March 27, 2015
If you’re one of the few leaders who faces stress in their role, then allow me to offer some valuable insights.
Of course, I jest. As a business leader myself, I am often stressed. And, I’m certain you are too.
The executives we work with globally in the largest companies in the world face stress constantly. At times, this stress rises to a level that seriously risks their physical and mental health.
In fact, as a manager or business leader, your job is actually to create stress. It’s what you get paid to do. Dr. Mark Tager, a friend and leading authority on leadership, stress, and change, challenges his business leader clients to reflect on their best boss – deeply reflect. Tager found that our “best bosses” have a knack for leveraging stress to create energy, enthusiasm, commitment, and even, dare I say, well-being.
Well, we’ve learned and proven scientifically that the best leaders in business excel because of their executive presence. At Bates, we define “executive presence” as a set of specific and clearly defined qualities of a leader that align, engage, inspire, and move people to act. There are 15 qualities, or facets, that fall under three primary dimensions – Character, Substance, and Style. Take a look at the model here.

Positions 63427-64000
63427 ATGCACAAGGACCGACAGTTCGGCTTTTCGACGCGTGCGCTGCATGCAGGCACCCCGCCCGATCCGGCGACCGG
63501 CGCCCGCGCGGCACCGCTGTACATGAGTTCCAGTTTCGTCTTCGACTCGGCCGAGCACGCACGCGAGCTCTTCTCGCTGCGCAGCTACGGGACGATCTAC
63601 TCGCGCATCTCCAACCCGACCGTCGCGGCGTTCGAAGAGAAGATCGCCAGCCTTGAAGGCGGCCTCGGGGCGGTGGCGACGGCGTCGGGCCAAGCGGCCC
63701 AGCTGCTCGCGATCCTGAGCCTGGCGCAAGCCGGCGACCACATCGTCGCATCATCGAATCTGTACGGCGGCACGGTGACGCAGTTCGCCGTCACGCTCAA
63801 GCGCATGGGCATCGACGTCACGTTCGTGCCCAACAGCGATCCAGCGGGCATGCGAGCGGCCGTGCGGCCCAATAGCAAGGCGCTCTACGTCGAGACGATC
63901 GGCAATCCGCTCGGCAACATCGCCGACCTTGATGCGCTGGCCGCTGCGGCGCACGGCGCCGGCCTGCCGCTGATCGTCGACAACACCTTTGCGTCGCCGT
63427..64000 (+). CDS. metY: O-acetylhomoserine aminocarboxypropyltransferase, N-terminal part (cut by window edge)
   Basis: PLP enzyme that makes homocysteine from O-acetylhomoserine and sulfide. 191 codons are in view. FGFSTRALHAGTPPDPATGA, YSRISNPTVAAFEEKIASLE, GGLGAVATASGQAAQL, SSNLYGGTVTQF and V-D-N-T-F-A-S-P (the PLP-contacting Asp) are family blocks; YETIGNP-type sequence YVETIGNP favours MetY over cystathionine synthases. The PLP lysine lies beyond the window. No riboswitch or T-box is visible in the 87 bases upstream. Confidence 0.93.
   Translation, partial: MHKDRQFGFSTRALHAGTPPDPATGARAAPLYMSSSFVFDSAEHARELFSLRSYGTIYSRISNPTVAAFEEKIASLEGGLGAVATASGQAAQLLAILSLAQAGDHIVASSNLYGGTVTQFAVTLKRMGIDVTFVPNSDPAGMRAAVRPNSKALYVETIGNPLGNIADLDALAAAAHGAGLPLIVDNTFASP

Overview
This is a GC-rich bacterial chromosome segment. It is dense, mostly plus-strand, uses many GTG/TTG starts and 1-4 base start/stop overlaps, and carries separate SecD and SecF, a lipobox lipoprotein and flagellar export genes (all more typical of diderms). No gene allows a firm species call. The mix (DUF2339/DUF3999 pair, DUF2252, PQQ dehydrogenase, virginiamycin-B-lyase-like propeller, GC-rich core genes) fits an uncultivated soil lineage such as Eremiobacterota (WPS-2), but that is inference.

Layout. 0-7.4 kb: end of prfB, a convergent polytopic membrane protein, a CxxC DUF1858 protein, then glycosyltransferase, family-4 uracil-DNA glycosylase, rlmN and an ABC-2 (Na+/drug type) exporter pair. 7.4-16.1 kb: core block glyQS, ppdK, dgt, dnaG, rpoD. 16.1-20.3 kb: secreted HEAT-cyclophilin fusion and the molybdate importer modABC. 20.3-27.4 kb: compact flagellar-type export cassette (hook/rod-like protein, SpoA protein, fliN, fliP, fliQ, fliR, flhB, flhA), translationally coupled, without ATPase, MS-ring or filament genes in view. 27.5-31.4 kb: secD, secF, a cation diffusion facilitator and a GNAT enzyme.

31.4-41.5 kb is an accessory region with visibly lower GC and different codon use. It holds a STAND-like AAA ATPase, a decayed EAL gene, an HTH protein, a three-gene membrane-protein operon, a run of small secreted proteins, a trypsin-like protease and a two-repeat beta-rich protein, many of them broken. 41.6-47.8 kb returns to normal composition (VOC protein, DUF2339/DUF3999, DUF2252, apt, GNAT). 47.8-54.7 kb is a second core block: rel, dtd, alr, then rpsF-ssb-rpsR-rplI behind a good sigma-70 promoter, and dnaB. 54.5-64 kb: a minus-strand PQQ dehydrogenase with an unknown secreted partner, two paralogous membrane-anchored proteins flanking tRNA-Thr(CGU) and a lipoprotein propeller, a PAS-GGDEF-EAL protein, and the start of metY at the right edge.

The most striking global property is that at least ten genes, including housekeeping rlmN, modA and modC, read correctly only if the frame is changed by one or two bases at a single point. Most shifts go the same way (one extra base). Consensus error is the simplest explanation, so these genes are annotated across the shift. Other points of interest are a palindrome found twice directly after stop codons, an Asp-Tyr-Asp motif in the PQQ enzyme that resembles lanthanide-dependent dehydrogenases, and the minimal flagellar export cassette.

Examples of facets of executive presence that contribute to stress reduction include Restraint, a Character facet that is represented in leaders who demonstrate moderation and reasonableness. Other important facets of Character that lead to healthy stress are Integrity and Humility. This will not surprise you, I’m guessing, if you think about your best boss.
Composure, a facet within the Substance dimension of leaders, shows up as a calm, self-possessed state of mind borne of facing challenges and navigating through them – by definition, reducing stress. Others in this dimension include Confidence and Resonance. Confidence here is defined as a readiness to accept risk and responsibility for timely action. Resonance is that all-important element akin to emotional intelligence, where a leader connects deeply with others – staying attuned to feelings and being appropriately responsive.
Leaders who are aware of their strength facets that contribute to presence can then learn how to leverage them to help improve how they’re “showing up” to their stakeholders in their critical gap areas. In the process, leaders can learn to create healthy stress that drives performance, excellence, and growth. At the same time, this awareness allows the leader a prescription for stress relief.
As a contributor to executive presence, managing stress and creating healthy stress begins with:
Honing your executive presence begins on the inside. When you learn how you “show up” with others, your acknowledged strengths can allow you to manage stress, create healthy stress, and inspire others. Focus on these, and you’re sure to show up on someone’s list of “best bosses” someday.